1 William Marshall Craig put forth four arguments in defense of the superiority of watercolor paint. First, he finds that watercolor gets a brighter range of tones than oil paint (partially because the white of the paper produces a brightness that is unattainable in oil). Second, he argues that transparent watercolors allow for clarity and detail that cannot be achieved with oil. (I personally don’t completely agree with that point.) Third, watercolors do not change in appearance when they dry, which is different from oil. Fourth, he finds that watercolor is better for working outdoors, which is necessary with the increasing interest in naturalism. I think this last point is really interesting, especially since he made these arguments several decades before Impressionism. If painters had focused on watercolors a bit more, I wonder if Impressionism (or a similar movement to Impressionism) could have happened several decades earlier. Craig’s arguments are outlined in the book, Great British Watercolors from the Paul Mellon Collection (New Haven: Yale University Press, 2007), p. 2. Citation available online HERE.

2 Audubon is best known for his “The Birds of America” publication (1827-1838). The complete watercolor work of Audubon can be seen HERE.

 

— 12 Comments

Egyptian Hands

Fragment of a royal hand from the Amarna period, c. 1349-1336 BC

When I introduce students to Egyptian art, I often show them a short clip from Nigel Spivey’s documentary series, How Art Made the World. I like this clip for a couple of reasons, particularly since it introduces some of the Egyptian conventions for representing the human form. One of the parts that I think it particularly interesting is seen at 4:36 in the clip below, when Nigel discusses how Egyptian hands were represented.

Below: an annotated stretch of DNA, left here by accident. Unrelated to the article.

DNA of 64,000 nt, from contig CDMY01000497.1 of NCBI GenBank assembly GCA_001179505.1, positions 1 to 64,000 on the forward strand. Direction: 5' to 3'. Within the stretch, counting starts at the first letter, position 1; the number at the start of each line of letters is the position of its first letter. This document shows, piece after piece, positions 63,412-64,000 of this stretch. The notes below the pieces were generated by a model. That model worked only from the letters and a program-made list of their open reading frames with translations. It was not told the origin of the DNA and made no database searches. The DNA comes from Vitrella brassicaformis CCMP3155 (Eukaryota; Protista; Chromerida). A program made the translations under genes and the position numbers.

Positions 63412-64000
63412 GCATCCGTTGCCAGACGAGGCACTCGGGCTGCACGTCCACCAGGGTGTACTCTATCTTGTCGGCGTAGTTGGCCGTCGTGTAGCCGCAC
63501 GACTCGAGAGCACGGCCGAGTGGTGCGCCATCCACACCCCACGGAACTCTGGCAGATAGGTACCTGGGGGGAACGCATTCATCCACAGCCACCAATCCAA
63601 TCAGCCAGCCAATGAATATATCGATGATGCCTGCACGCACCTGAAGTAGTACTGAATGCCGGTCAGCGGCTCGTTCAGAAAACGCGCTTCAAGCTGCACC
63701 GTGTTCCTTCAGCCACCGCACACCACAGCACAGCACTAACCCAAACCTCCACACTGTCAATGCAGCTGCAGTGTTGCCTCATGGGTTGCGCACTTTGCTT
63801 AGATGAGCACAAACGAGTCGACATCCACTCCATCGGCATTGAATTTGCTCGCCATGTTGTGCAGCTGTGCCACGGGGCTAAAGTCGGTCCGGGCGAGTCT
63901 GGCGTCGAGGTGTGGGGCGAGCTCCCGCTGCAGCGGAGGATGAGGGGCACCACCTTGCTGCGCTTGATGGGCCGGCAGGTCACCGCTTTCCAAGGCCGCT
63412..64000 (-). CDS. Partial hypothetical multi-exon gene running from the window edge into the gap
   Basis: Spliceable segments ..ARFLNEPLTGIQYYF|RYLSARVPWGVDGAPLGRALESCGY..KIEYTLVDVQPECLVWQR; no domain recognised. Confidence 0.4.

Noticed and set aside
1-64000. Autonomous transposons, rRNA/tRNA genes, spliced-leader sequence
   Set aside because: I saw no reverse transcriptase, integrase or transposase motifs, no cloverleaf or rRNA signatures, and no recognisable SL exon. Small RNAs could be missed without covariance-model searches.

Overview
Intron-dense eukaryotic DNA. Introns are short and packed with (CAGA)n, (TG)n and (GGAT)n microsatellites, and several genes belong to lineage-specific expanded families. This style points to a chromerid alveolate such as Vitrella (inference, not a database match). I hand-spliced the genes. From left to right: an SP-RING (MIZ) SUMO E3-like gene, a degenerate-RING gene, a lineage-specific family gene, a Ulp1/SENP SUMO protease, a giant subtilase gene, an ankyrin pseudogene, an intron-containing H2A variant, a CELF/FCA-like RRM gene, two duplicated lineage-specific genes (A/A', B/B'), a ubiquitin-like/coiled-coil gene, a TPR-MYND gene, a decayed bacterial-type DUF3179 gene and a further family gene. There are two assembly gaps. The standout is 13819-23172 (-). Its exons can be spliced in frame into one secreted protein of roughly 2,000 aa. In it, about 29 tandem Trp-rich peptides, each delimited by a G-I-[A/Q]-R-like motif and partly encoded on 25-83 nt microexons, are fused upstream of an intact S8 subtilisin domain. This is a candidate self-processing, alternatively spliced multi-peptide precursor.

Nigel explains that Egyptians were depicted with two identical hands (with “palms facing outwards”) and with fingers that were a “nice uniform length.” In other words, there is no differentiation between right and left hands. And, if you look at Egyptian art, you will find lots of examples that fit with Nigel’s description (although not every palm is necessarily represented as “facing outwards”). Notice the identical hands of the woman on the right side of the Stele of Amenemhat (see below), and also how the hands of the men are interlocked in an awkward way.

Stele of Amenemhat, c. 2000 BCE

It must be difficult to play the harp with two right thumbs!

Detail of a musician, tomb of Rekhmire, ca. 1425 BCE

For a general audience, I think that Nigel’s description of identical hands is fine. However, there are lots of other examples that don’t perfectly fit this description. Several Egyptian artists took time to represent two different hands. In fact, some works of art will depict one figure with identical hands and another figure with distinct hands. For example, one representation of King Tut (shown below, seated) shows the ruler with two left hands, while Queen Ankhesenamon has both a right and left hand.

Detail of gold throne panel of King Tutankamun, 1332-1322 BC

The same thing can be observed with the identical hands of Hu Nefer (from a Book of the Dead), but the varied hands of the god Horus:

Detail of Judgment of Hu Nefer (Hunefer), c. 1285 BC

Here is another instance, where the artist has taken pains to represent two different hands:

Woman combing the hair of Queen Kawait, from Queen Kawait's sarcophagus, c. 1400 BC

Luckily for this carpenter, he is able to make his chair with both a right and a left hand:

Carpenter Making a Chair, Tomb of Rekhmire, ca. 1479-1400 BC

As of yet, I have not found any scholarship which addresses the different representations of hands in Egyptian art. Perhaps it is too much of a daunting task to undertake. (But if anyone knows of such scholarship, please let me know!) Are composition and description the primary two considerations in every single instance where hands are represented? Perhaps so. However, I wonder if identical hands and/or varied hands might have other significations, at least in certain contexts.

Any thoughts? Does anyone have a favorite depiction of identical (or non-identical) hands from Egyptian art?

— 5 Comments

Excavation Sites for Prehistoric and Ancient Female Figurines